Graduate Student Janet Peet’s welcoming and encouraging nature, and her willingness to thoughtfully talk through experiments, is instrumental to the members of the Nolan Group both in and out of the lab.

“I’ve been lucky to have amazing post-doc and grad student mentors from high-school to the first few years at MIT,” said Peet. “Each mentor demonstrated kindness, support, patience, openness, and respect. As a mentor I’ve tried to emulate these admirable qualities and I want to say a big thank you to all my mentors for all they’ve taught me!”

Peet’s work in the Nolan lab lies at the host-pathogen interface studying the human and mouse host-defence protein, calprotectin. She is also interested in the metal starvation responses of dangerous pathogens such as Staphylococcus aureus andPseudomonas aeruginosa​.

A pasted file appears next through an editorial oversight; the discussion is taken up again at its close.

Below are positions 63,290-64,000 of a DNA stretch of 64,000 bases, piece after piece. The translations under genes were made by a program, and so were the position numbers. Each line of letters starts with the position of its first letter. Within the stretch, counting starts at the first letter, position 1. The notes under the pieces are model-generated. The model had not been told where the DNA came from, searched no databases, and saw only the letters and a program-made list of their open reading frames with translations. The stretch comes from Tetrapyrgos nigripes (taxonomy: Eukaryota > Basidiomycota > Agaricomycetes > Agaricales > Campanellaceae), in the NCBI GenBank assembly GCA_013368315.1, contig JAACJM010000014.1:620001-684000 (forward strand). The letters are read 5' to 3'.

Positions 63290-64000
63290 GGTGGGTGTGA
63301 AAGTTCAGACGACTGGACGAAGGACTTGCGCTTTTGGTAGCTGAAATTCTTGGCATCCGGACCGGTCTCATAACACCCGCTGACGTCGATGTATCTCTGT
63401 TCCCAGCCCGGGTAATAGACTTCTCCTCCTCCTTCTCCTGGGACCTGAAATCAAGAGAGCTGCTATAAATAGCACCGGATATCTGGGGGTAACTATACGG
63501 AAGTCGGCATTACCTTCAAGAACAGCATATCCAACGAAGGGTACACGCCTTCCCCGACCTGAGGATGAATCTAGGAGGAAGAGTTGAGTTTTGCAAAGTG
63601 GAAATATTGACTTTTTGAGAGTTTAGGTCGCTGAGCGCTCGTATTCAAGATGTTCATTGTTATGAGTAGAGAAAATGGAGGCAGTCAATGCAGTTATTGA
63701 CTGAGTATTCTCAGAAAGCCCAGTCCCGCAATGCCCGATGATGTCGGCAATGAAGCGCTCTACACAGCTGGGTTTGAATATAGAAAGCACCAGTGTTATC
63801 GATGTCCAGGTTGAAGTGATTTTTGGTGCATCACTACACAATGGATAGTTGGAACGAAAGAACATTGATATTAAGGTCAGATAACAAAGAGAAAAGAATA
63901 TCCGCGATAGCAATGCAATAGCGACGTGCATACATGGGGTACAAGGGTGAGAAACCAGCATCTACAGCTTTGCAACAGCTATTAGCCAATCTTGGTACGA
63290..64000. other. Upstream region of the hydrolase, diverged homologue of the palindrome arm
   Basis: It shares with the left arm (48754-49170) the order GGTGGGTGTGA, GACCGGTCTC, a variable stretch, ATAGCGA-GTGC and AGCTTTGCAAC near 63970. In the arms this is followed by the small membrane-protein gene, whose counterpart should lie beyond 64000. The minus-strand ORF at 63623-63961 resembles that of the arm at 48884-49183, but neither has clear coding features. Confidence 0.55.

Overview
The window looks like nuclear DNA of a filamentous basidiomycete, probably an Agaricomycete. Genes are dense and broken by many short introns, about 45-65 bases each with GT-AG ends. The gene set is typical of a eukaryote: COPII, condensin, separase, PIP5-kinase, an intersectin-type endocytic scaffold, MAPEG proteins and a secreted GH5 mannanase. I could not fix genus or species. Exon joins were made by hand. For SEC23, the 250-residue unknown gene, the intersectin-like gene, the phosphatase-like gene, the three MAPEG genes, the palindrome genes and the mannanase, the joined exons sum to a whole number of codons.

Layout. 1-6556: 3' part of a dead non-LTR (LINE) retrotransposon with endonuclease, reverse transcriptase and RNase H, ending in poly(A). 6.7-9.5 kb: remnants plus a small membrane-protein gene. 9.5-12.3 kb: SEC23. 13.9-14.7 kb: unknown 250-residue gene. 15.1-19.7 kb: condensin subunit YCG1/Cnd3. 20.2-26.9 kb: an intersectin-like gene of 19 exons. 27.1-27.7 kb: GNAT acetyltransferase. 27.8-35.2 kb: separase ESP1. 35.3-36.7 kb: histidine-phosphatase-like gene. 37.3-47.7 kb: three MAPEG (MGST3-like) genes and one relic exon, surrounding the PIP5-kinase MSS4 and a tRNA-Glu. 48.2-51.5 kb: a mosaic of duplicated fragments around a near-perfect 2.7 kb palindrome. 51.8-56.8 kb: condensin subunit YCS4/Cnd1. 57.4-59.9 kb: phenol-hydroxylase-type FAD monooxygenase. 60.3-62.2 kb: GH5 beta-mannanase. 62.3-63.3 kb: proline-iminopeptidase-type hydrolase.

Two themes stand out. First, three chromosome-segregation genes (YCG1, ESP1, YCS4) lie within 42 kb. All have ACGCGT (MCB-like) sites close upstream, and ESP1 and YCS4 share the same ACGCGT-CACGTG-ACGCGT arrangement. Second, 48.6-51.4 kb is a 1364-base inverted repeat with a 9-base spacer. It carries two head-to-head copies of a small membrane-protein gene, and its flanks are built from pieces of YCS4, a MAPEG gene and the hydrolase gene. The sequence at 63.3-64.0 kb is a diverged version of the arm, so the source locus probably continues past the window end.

Tara Sverko

Graduate Student and EHS Rep Tara Sverko’s tireless efforts to ensure that members of the Bawendi Lab have a safe, positive, and productive working environment are critical to the group’s overall experience.

“I believe that mentorship is one of the most effective ways to learn and grow as a person, both as a mentor and a mentee,” Sverko stated. Her research in the Bawendi Lab is focused on spectroscopy of perovskite nanocrystals in different shapes and sizes, and examining their structure-property relationships. Sverko uses photon correlation spectroscopy to investigate the fundamental properties that make perovskites good quantum emitters.

Katherine Walker

In addition to her demanding role as an EHS Rep, Graduate Student Katherine Walker is highly regarded as a constant source of sage advice within the Movassaghi Lab, both for issues pertaining to safety and regular group-related challenges.